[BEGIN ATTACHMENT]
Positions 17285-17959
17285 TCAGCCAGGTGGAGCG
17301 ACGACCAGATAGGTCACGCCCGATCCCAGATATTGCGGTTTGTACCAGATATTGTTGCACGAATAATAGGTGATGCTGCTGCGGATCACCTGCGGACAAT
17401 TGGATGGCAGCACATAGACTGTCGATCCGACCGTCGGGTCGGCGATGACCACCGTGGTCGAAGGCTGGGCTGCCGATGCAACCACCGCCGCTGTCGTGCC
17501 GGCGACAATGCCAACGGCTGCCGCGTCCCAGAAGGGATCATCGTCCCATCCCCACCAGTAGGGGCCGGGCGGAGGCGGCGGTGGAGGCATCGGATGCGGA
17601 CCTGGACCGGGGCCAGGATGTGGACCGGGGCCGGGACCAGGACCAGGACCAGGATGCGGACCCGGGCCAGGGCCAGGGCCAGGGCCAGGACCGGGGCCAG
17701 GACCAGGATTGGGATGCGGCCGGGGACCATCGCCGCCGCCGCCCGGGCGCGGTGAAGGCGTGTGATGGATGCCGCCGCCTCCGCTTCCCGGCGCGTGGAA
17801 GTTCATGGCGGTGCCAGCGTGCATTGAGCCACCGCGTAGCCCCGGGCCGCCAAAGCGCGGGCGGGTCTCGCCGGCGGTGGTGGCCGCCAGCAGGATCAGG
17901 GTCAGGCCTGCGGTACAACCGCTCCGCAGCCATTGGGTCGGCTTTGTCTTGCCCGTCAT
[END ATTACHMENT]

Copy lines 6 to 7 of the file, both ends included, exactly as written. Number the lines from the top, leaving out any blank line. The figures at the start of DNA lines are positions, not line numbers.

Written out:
17601 CCTGGACCGGGGCCAGGATGTGGACCGGGGCCGGGACCAGGACCAGGACCAGGATGCGGACCCGGGCCAGGGCCAGGGCCAGGGCCAGGACCGGGGCCAG
17701 GACCAGGATTGGGATGCGGCCGGGGACCATCGCCGCCGCCGCCCGGGCGCGGTGAAGGCGTGTGATGGATGCCGCCGCCTCCGCTTCCCGGCGCGTGGAA